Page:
Book Review: Fresh Wind, Fresh Fire

I first heard of this book through Steven Furtick’s book, Sun Stand Still. The entire chapter that Steven wrote called, “The Page 23 Vision” was based off a line he read of this book.

Fresh Wind Fresh Fire is by Jim Cymbala, Pastor of The Brooklyn Tabernacle. This books was very refreshing. It rekindled my passion for ministry and what God has called the church to be. This is a must read for anybody that is in ministry or believes they are called to ministry.

My big takeaway was: “I knew that a lot of churches gave lip service to the idea that God can do anything. But we needed to have real faith that anyone who walked in, regardless of his or her problems, could become a trophy of God’s grace.”

That is what the church and ministry and God are all about. It is why we do what we do. Ultimately, it’s something only God can do. It’s not just preaching  a great message, it’s believing God to work in people’s lives.

Get this book and you will have your heart and mind renewed. It will help you refocus on what is really important to God and that is us being totally dependent on Him!

Buy it here:


Highlights:

  • I despaired at the thought that my life might slip by without seeing God show himself mightily on our behalf.
  • I knew that a lot of churches gave lip service to the idea that God can do anything. But we needed to have real faith that anyone who walked in, regardless of his or her problems, could become a trophy of God’s grace.
  • PRAYER IS THE SOURCE of the Christian life, a Christian’s lifeline.
  • Charles Spurgeon once remarked that “the best style of prayer is that which cannot be called anything else but a cry.”
  • If our churches don’t pray, and if people don’t have an appetite for God, what does it matter how many are attending the services?
  • He is concerned not only whether we’re doing God’s work, but also how and why we’re doing it.
  • If a meeting doesn’t end with people touching God, what kind of a meeting is it? We haven’t really encountered God. We haven’t met with the only One powerful and loving enough to change our lives.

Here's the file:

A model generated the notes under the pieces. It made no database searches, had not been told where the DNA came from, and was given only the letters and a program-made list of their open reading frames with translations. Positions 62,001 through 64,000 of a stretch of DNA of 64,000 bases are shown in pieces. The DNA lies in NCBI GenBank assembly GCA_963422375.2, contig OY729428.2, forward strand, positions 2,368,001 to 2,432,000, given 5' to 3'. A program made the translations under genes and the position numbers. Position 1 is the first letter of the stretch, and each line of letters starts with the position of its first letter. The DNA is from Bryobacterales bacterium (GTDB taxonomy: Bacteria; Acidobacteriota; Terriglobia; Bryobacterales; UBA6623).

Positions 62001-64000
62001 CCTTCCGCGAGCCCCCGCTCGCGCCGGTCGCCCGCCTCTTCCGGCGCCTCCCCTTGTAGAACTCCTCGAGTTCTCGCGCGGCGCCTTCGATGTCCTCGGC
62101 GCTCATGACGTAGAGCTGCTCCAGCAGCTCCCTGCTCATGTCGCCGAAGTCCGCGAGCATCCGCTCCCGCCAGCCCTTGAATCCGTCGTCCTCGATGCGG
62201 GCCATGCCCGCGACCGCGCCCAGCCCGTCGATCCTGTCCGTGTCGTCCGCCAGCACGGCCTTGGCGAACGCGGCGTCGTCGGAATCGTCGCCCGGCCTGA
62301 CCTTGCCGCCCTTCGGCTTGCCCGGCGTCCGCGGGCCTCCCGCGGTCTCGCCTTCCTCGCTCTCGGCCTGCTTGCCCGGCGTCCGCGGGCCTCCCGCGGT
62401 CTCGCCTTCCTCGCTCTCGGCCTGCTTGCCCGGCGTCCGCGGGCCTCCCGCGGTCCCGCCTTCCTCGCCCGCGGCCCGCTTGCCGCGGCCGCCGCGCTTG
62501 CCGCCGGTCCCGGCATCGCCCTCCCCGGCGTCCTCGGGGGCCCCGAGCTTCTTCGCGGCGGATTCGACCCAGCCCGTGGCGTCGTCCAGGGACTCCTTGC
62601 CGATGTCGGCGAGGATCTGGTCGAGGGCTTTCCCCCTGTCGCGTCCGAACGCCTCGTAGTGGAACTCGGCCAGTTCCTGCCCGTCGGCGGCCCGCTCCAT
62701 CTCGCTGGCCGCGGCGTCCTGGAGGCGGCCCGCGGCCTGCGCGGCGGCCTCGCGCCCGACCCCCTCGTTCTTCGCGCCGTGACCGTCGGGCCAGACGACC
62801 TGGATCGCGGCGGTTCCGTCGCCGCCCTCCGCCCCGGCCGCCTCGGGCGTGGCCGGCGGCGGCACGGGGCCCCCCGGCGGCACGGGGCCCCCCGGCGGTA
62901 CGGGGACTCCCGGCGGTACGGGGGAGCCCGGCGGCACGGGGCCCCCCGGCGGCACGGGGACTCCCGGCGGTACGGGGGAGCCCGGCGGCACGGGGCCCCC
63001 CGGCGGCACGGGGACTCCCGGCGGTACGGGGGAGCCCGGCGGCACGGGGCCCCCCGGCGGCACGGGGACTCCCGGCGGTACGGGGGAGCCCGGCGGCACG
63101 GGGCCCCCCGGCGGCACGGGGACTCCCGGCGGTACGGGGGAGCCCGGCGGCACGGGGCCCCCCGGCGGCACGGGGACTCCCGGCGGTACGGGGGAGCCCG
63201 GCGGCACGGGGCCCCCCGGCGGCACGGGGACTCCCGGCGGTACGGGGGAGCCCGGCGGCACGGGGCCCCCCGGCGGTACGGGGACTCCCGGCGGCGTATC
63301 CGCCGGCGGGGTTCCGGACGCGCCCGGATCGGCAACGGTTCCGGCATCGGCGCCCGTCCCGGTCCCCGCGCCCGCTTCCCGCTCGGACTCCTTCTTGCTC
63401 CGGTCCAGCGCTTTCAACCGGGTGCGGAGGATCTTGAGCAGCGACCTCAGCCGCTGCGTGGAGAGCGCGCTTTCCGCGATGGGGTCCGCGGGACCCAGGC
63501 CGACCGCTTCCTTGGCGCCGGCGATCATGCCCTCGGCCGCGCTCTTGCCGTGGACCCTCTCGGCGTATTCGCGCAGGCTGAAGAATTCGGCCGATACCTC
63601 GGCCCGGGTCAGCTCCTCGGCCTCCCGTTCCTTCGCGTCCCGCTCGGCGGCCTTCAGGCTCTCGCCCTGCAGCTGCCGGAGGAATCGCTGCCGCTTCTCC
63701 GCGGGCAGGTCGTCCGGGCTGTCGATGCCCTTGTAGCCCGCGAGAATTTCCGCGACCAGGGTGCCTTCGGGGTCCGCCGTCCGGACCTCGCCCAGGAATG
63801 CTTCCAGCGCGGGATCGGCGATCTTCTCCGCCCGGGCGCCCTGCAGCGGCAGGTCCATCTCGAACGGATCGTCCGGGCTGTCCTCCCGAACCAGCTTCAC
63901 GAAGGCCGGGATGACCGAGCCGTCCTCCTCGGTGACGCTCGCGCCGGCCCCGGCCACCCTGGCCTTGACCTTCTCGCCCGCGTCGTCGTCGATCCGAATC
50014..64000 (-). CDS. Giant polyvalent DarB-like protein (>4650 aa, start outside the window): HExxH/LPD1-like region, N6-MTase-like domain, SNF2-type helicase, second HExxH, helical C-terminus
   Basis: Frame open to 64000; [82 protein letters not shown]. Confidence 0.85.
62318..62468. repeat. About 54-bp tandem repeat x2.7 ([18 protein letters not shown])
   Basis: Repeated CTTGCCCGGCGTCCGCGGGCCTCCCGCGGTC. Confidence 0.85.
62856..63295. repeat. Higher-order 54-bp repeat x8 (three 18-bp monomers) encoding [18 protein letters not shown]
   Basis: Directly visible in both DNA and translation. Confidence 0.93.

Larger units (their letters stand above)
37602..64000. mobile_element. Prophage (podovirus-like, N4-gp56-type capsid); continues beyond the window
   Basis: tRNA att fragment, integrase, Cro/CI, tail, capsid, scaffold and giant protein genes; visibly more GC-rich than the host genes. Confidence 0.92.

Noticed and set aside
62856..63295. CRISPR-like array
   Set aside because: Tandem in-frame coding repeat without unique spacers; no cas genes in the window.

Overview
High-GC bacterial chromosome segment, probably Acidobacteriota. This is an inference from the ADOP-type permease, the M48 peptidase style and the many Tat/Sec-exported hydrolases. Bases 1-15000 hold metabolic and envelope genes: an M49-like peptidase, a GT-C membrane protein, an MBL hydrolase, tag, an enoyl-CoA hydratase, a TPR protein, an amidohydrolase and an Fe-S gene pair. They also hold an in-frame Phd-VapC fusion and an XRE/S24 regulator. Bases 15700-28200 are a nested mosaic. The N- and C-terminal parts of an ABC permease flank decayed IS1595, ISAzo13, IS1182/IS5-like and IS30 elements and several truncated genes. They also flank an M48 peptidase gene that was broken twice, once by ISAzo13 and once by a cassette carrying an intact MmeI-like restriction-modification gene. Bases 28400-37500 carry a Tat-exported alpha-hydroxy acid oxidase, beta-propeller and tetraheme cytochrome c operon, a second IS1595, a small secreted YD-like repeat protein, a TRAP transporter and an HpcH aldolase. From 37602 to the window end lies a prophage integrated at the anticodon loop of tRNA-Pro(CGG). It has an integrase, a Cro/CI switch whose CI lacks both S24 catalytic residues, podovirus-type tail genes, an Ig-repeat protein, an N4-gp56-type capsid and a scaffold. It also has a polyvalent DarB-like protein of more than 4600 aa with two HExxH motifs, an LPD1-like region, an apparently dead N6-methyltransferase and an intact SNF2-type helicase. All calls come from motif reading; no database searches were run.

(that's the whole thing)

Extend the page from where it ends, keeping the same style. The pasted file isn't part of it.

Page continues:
• God nowhere asks anyone to have a large church. He only calls us to do his work, proclaiming his Word to people he loves under the anointing and power of the Holy Spirit to produce results that only he can bring about!“
  • If God is real and you truly want his help in your life, then go his way. Otherwise, do whatever you like! Of course, it will destroy you in the end; you can’t change God’s consequences any more than you can change the law of gravity.”
  • Bigger is not better if it comes at the expense of disowning the truth or grieving the Holy Spirit.
  • God does not ask us to be clever in appealing to those who want a worldly type of wisdom. It is not by might, not by power, not by computers, not by cleverness, but by my Spirit, says the Lord (see Zech. 4:6).
  • William Law, an English devotional writer of the early 1700s, wrote, “Read whatever chapter of Scripture you will, and be ever so delighted with it—yet it will leave you as poor, as empty and unchanged as it found you unless it has turned you wholly and solely to the Spirit of God, and brought you into full union with and dependence upon him.”
  • I have met preachers who have punched up a computer file and proudly showed me what they would be preaching for nearly the next year. Everything was cut-and-dried. The pressure of having to seek God week by week had been removed. What if God has a different idea? What if the spiritual temperature of the congregation changes by next October?
  • The old saying is true: If you have only the Word, you dry up. If you have only the Spirit, you blow up. But if you have both, you grow up.
  • When it comes to spiritual matters, you and I will never know our potential under God until we step out and take risks on the front line of battle.
  • The heroes of church history whom we now revere were not known for their cleverness; they were warriors for God.
  •  Christ will one day assess the quality of our work. He will pay no attention to trends set by others in the pastoral profession.

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